Canadians were horrified by the terrorist attack on the Muslim community at Christchurch, New Zealand. Our own country has experienced similar violence, with the Quebec City Mosque shootings back in January 2017. While we might wish to believe Islamophobia and white nationalism are an isolated – or far off – problem, Kingston is not immune to the spread of this bigotry. Recently, there have been posters and graffiti promoting white nationalism and antisemitism around the city.
Eastern Ontario has a long history of entrenched racism, explains Dr. Barrington Walker, a professor at Queen’s University who specializes in race, immigration, and black Canadian history.
“This [prejudice] has been going on in this region for a long time… what with the histories of the KKK and the Orange Order in Eastern Ontario. This is also an area where slavery was practiced, and, of course, before all of that, Indigenous people were displaced,” Walker said.
“So there is not anything new here, in a sense, but it’s the product of the long history of settler colonialism… What is going on in Kingston is part of a much larger trend in Europe and its settler colonies as we have most recently witnessed on New Zealand.”
Targeted bigotry surfaced recently in Kingston on the morning of Friday, April 5th, with several instances of racist and antisemitic graffiti found on both Queen’s University and St. Lawrence College campuses, and at MP Mark Gerretsen’s office. While the vandalism specifically addressed Jewish, Indigenous, and Islamic people, the overarching racism and xenophobia is detrimental to the community as a whole.
Newcomers from Muslim countries are particularly vulnerable. Canada has accepted 40,000 refugees in response to the Syrian refugee crisis, and many families settled in Kingston. Rasha Fahim, Settlement Coordinator for Syrian refugees at the Kingston Community Health Centre, said that, for the most part, Syrians have settled to their new home relatively well.
“[Kingstonians] are very welcoming… about 98 percent. My son went through something at the mall recently. Someone started yelling at him ‘go back to where you came from, you sand n*****!’ right in the middle of the mall, and pushed him… People will roll down their windows and throw a comment and walk away,” Fahim said.
The incidents tend to be isolated, but Fahim worries that Syrian refugees may not report the Islamophobia they experience.
“These families are scared to share their stories. They think it will cause problems and not secure their stay here… They’re very scared of the police. They think the police are not here to protect us or to serve us, but that they may harm us,” she expressed. Kingston Police, however, have taken steps to do community outreach to the Syrian refugee community to aid in building a relationship to that refugees may feel more comfortable coming forward with their experiences.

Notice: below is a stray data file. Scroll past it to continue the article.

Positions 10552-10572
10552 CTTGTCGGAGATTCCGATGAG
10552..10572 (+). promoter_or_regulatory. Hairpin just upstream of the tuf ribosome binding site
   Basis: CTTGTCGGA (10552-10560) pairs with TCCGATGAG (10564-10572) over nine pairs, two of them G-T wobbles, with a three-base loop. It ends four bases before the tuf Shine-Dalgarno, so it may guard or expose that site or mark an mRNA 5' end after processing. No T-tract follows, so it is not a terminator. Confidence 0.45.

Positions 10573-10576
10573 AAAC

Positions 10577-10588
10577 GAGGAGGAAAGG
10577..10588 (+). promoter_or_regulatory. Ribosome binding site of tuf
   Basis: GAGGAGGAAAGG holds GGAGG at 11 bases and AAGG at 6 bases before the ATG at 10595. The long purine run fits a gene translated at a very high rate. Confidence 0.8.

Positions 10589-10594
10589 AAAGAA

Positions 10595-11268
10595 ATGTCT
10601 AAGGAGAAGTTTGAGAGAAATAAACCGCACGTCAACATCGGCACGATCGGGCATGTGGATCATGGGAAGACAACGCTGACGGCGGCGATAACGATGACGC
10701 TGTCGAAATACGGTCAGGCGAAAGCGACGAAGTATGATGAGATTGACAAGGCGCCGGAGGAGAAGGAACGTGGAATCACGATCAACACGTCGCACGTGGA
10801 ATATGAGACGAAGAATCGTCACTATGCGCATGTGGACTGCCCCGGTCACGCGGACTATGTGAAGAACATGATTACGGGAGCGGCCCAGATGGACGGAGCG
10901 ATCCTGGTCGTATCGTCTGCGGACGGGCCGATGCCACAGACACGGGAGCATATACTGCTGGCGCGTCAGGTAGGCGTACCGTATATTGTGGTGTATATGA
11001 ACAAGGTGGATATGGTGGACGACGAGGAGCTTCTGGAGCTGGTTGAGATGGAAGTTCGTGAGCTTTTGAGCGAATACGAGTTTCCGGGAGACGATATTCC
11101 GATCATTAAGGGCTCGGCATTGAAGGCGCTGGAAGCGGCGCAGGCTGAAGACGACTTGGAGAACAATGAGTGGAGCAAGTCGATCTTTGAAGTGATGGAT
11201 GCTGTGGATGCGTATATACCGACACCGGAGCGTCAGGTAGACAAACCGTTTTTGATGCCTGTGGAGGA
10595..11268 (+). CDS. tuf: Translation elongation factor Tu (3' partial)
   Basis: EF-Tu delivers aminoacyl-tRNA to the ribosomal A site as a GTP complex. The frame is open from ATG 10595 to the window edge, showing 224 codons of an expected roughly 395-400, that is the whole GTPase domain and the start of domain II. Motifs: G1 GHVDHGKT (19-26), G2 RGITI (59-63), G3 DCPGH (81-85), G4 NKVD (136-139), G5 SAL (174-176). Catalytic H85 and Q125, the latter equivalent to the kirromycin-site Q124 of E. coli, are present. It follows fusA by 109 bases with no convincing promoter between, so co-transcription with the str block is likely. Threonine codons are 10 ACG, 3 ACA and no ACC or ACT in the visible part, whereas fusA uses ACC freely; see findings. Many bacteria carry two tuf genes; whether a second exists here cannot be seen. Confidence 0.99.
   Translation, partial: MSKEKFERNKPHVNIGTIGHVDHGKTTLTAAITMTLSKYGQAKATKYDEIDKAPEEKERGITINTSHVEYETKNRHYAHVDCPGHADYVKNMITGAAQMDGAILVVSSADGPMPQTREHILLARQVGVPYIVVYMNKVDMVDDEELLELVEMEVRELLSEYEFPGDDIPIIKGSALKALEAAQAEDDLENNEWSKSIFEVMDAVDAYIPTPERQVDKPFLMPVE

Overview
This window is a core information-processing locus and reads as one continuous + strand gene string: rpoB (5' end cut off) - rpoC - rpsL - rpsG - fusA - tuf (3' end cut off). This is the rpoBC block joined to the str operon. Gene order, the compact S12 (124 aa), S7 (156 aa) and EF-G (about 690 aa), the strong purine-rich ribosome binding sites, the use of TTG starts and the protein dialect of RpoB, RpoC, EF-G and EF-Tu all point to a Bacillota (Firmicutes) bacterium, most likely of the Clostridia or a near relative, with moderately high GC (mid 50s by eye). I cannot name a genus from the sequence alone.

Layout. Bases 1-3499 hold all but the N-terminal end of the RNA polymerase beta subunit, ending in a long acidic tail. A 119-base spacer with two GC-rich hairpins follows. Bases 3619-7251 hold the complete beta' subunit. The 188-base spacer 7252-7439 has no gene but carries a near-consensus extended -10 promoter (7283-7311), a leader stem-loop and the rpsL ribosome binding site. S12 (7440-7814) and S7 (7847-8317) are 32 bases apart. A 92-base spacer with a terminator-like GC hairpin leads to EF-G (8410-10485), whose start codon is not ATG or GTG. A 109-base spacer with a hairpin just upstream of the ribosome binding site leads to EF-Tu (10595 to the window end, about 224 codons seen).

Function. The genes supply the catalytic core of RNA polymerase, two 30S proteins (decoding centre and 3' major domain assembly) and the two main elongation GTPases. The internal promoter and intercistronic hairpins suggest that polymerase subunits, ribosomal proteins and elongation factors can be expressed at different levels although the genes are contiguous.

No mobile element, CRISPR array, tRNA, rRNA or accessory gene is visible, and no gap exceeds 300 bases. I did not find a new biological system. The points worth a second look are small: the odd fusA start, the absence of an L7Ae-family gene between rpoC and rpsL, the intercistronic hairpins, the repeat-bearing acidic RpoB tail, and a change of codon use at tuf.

Farim believes the events in New Zealand earlier this year will have implications in Kingston.
“Everyone saw the video. It’ll encourage people… The way he did it will encourage people to do more of that, than less,” she said. The spectacle of the events can embolden others to target Muslim and vulnerable communities. It can normalize Islamophobia and violence.
There’s also some resentment from Kingstonians over the services offered to Syrian refugees to integrate into Canadian society, Farim explained.
“We’ll have a boot drive [fundraiser], and there’s a huge line-up and [people] push [Syrians] out of the line and tell them ‘We need this. Go back to where you came from, we were here first, why are you giving them priority?’” she said.
“We’re not, we’re just adding another layer of assistance to a community that needs it.”
Syrians have fled a protracted war and were displaced from their home country, often waiting years before finding a new home in Canada. They have to learn many new skills such as reading, writing, and speaking English, while navigating an entirely different culture.
These incidents, however, tend to be the exception rather than the rule. For the most part, Kingston has been very welcoming towards Syrian refugees, even standing with them in the face of hate. One man and his family experienced this on Kingston Transit.
“A Kingston resident yelled at [the Syrian man] ‘Go back to where you came from,’ and everybody else starting yelling at him, [asking] why he was talking to them like that. It’s heartening that Kingstonians are willing to stand up to vocal Islamophobia when its expressed in public,” Farim expressed.
The overall sentiment from community activists working with the Muslim community is that Kingston has been welcoming to newcomers. From the Islamic Society of Kingston, Dr. Mona Rahman’s experience from citizens has been “of support when devastating events like this happen.” Community groups, the police department, and all levels of government rallied around the Muslim community after the Christchurch terrorist attack. Even the arrests on terrorism-related charges by the RCMP in Kingston last January have not led to increased hatred directed to the Muslim community.
While it’s important to recognize the community’s efforts to help new Canadians feel at home, we must remain aware of the undercurrents of Islamophobia and white nationalism that exist in our city. It was only a few months ago when fliers were posted around Queen’s with the words “IT’S OK TO BE WHITE.” One incident of bigotry is one too many.